It wasn’t my fault! Auto-Generated PPC Pages
Many cybersquatters use their domains to generate pay-per-click fees. They often claim that since the pay-per-click pages are automatically generated, they don’t bear any responsibility for the bad-faith use that arises when infringing ads are placed on the PPC pages. See Auto-generated websites equal bad faith under the UDRP.
This Panel wasn’t prepared to deviate from that train of thought.
6.21 Another factor is the Complainant’s evidence that at the time that the Domain Name operated as a “generic search portal” that it also generated a “pop-up” or “pop-under” page that generated sponsored links to adult related material. The Respondent’s contentions here are that it does not know how this page was created, it was not responsible for the content that appeared on this page and that it suspects that the page may have been generated as a result of searches that the Complainant has undertaken on the generic page when preparing the Complaint. However, in the Panel’s view this is an inadequate response.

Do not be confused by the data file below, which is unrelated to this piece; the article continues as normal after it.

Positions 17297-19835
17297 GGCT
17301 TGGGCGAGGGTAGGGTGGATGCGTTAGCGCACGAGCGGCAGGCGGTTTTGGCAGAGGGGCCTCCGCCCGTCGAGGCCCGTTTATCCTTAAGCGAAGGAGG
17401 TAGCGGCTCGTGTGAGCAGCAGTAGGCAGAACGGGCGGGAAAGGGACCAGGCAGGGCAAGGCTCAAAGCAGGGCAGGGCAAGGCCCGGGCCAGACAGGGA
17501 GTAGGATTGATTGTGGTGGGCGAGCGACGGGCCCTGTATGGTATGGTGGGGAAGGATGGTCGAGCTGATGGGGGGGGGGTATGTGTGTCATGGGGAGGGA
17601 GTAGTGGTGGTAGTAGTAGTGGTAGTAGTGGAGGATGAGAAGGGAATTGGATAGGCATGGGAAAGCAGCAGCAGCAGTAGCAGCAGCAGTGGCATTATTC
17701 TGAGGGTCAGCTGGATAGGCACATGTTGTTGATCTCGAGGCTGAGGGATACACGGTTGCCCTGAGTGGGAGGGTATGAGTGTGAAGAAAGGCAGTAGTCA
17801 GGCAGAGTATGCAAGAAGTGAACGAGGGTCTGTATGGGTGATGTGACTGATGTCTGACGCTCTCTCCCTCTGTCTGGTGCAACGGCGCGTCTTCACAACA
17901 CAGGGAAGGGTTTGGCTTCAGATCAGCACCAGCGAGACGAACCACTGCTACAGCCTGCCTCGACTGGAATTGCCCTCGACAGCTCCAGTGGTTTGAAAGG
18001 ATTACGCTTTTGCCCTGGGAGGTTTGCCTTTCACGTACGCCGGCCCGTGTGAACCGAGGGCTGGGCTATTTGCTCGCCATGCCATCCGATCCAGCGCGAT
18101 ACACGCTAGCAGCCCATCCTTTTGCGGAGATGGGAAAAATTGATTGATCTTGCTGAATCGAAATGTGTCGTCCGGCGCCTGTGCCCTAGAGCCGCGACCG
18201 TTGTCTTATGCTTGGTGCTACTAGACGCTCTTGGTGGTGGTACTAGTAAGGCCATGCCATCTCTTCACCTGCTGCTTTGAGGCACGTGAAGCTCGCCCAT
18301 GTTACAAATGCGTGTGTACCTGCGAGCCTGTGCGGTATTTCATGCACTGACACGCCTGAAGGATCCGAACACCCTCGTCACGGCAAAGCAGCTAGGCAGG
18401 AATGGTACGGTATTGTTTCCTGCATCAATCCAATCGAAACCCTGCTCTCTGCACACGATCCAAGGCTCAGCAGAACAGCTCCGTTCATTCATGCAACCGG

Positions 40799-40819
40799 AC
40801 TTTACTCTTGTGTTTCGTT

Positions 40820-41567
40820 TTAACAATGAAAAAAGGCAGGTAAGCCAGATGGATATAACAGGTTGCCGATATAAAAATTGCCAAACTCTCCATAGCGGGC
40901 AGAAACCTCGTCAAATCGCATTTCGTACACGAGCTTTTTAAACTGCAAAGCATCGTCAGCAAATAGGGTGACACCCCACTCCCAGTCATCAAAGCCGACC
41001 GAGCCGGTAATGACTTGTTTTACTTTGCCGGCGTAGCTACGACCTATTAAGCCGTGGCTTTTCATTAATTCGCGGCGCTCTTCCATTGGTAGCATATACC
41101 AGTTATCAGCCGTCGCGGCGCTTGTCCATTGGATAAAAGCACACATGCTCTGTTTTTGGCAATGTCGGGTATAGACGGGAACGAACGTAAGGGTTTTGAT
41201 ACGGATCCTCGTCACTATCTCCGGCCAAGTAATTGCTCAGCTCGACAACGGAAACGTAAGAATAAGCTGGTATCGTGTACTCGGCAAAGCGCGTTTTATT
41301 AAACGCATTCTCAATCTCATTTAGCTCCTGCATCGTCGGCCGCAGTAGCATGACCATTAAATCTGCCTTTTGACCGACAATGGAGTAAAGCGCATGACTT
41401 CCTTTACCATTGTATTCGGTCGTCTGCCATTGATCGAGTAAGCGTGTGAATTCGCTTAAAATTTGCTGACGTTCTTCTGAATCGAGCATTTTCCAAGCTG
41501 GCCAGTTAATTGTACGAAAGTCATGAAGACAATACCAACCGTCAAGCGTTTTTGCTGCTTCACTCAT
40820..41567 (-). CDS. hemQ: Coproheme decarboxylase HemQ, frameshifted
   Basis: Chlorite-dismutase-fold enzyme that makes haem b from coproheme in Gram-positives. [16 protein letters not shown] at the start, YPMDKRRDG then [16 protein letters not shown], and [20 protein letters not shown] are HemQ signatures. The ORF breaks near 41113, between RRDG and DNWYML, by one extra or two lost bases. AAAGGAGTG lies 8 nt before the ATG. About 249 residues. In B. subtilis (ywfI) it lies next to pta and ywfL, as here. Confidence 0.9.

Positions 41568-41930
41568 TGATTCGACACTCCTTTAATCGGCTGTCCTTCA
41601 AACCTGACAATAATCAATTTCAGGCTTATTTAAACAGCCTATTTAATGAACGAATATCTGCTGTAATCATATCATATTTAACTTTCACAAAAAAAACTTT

6.22 For reasons that have been explained in a number of previous decisions (see, for example, Owens Corning v. N.A, WIPO Case No. D2007-1143) the owner of a domain name that is used for “domain parking” or similar activities can influence by the use of key words and the like, the sponsored search results that appear. Therefore, where the sponsored results produced do not obviously correlate merely to the alleged “generic” meaning of terms embodied in the relevant domain name, a panel may well infer that it influenced those results and from that go on to infer knowledge on the part of the respondent of the trade mark significance of this term. “Metart” is not a term that could be said to be generically associated with the adult goods and services. Therefore, those links call out for a proper explanation and none was really forthcoming.
It is unfortunate that UDRP panelists can impose no greater sanction than the transfer of a domain name. The attorney’s conduct in this case was both unethical and incompetent and should be the subject of a bar complaint.